A 98.8-kWh extended-range battery pack good for an estimated 300 miles in rear-wheel drive models and 270 miles in all-wheel drive version is standard in all other trims and an option with the Premium trim.
Power output from the Mach-E’s dual-motor electric drive system is expected to start at 255 horsepower and 306 pound-feet of torque in the Select rear-drive. Torque jumps to 417 pound-feet of torque in the all-wheel-drive Select.
A slight boost in output, to 282 horsepower and 306 pound-feet for rear-drive, comes with the Premium trim with extended range battery. The extended-range Premium and First Edition trims come with 332 horsepower and 417 pound-feet of torque for all-wheel-drive.
The California Route1 trim offers the same power as the rear-wheel-drive Premium. It will come only as a rear-wheel-drive model, but with the 300-mile extended range battery.
Leading the herd, the GT trim will offer the most power, but range suffers, dropping to 235 miles. The GT, available in the second quarter of 2021, will come only with all-wheel-drive and the extended range battery.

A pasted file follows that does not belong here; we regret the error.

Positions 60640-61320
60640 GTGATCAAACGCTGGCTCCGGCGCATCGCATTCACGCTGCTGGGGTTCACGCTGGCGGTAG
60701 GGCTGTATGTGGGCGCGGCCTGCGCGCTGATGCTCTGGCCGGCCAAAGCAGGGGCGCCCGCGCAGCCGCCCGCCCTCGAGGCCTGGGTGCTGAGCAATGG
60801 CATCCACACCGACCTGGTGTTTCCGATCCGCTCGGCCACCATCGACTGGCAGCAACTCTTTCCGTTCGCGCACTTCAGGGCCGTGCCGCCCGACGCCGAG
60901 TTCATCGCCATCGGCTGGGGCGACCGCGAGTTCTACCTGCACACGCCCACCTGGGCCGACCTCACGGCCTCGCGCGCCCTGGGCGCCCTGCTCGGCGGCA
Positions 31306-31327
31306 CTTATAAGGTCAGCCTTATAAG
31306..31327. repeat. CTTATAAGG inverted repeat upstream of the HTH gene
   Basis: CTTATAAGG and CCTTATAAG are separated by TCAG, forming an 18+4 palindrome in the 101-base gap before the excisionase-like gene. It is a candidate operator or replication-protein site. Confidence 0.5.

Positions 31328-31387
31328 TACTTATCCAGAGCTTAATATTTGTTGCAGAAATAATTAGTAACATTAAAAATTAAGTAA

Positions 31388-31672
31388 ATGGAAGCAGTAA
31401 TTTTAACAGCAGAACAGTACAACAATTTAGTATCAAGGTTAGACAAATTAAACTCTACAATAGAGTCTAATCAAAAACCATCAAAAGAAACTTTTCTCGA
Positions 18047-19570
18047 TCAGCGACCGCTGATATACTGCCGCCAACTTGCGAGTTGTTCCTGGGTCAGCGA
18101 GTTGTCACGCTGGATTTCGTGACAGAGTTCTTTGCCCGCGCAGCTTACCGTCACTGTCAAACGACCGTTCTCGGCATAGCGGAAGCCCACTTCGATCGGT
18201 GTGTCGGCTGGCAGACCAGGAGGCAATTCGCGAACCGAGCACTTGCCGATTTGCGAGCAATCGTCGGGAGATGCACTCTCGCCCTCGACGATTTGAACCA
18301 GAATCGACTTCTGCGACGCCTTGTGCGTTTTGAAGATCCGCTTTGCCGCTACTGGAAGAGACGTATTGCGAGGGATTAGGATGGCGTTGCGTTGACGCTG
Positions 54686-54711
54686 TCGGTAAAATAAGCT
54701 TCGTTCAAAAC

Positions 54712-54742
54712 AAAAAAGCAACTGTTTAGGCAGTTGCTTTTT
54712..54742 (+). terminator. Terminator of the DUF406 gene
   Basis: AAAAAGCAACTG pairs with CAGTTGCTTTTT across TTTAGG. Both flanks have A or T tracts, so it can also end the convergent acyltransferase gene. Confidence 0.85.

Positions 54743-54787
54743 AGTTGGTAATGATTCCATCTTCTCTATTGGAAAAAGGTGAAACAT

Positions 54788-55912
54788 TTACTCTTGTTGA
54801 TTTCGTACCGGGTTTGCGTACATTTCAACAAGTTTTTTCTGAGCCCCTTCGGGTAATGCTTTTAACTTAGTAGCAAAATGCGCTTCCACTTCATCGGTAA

Ford is targeting 459 horsepower and 612 pound-feet of torque for lightning-quick launches. The automaker expects the GT to post a Tesla-like 0-60 acceleration time of under 4 seconds.
All trims will come with a standard 120-240 dual voltage portable charging cord that can add about 3 miles of range per hour with standard 120-volt household current or 22 miles an hour with 240-volt.
Ford dealers also will sell a wall-mounted 240-volt charging station that operates at a higher power level than the cord set and can add range at a rate of about 32 miles an hour – enough to recharge a depleted extended-range battery overnight.
All Mach-E’s also will be capable of DC fast charging at commercial rapid-charge stations – usually located on or near major highways. Fast charging can bring a depleted battery to 80 percent of capacity in 30 minutes or less.
The Mach-E’s standard navigation system includes a station-locator function that updates as travel progresses and will offer route guidance to the nearest stations when it detects that battery capacity won’t deliver the range needed to complete a trip.